When I was young, I puzzled over this expression:
“You have to have money to make money.”
I knew that the expression was supposed to express the irony of inequality in the system. Being young I ignored irony and resignation and simply thought,
“Well, that’s not fair.”
Apparently I was a born socialist, because it seemed to me that if you had extra money that you could put away then you didn’t really need it and that really you ought to share it with someone poor instead.
I know, I know. It is, allegedly, more complicated than that.
But what if I’m standing in the school yard with my friend, and I’m tucking into three delicious cookies?
Sooner or later my friend is bound to say,
“Oi, give me a cookie.”
To which I say,
“I’m sorry, these are my cookies. My parents worked hard to earn the money to buy these cookies. But I tell you what I will do. I will eat them quickly and ask my mother for more. That way, she’ll have to buy more, which will put more money into the hands of the cookie factory’s owner and, seeing that demand is increasing, he will plough that money into expanding the factory. Then your mother can get a second job at the cookie factory thereby making up the shortfall between the paltry wage she earns doing necessary work repairing cars and the astronomical wages my parents earn thanks to the genetic lottery and socio-educational advantages that pushed them towards higher degrees and careers in the banking industry, where they make imaginary money and cream off a lot for themselves. Then we can both bring our cookies to school and eat them together.”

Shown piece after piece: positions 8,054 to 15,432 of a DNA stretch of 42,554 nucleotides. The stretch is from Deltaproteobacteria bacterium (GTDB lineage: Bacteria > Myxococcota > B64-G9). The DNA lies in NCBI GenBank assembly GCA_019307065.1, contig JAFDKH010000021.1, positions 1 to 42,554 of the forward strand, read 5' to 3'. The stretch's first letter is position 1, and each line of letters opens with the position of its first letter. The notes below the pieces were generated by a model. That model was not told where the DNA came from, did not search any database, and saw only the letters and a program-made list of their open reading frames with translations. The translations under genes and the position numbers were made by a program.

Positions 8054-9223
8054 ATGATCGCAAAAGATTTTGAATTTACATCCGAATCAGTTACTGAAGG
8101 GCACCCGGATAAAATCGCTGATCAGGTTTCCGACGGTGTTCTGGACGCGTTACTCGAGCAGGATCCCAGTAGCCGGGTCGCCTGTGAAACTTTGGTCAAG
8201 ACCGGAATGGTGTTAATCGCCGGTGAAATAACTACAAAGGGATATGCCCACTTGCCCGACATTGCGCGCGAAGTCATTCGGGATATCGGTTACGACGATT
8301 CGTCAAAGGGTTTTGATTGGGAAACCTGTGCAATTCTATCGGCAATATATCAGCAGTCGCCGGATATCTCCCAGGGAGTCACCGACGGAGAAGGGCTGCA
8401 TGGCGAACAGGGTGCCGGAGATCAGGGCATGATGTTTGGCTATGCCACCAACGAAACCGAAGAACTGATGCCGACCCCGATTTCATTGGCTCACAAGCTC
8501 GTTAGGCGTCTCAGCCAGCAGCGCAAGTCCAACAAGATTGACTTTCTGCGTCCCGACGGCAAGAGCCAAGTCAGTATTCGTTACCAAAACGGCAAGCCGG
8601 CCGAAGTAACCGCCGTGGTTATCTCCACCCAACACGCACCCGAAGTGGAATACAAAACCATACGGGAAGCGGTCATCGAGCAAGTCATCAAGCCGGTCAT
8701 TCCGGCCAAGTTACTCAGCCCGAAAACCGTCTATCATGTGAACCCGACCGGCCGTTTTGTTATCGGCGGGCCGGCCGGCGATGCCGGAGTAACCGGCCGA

In the first place: huh?
In the second, wouldn’t your teachers simply have walked up behind you, whacked you upside the head and barked,
I was listening to a politician on the radio today who doesn’t want to give money to projects that employ people, in case that should become permanent policy. [pause while my mind boggles]. He thinks that we should instead introduce tax cuts. Because all those unemployed people are suffering under such a terrible tax burden. (Let’s see, 30% of nothing is…um…)
Let’s imagine those school friends all grown up and running the country:
“But my honourable colleague fails to note that without the ability to own astronomical amounts of cookies without the cookie-tax that forces me to give up some of my cookies, we cookie-rich will be unable to stimulate the cookie economy and create jobs for those who wish to buy their own cookies.”
“But the cookie-less are hungry now.”
“Well, allowing me to keep more cookies now will ensure that there are more cookies to go around.”
“But…YOU have all the cookies.”
“Ah yes, but there are more of them.” [satisfied smile]
I tell you, the world will be a better place when we implement my plan to populate government entirely with kindergarten teachers, who will be conscripted for a term of no more than four years, to ensure they never get too isolated from the world of the school yard.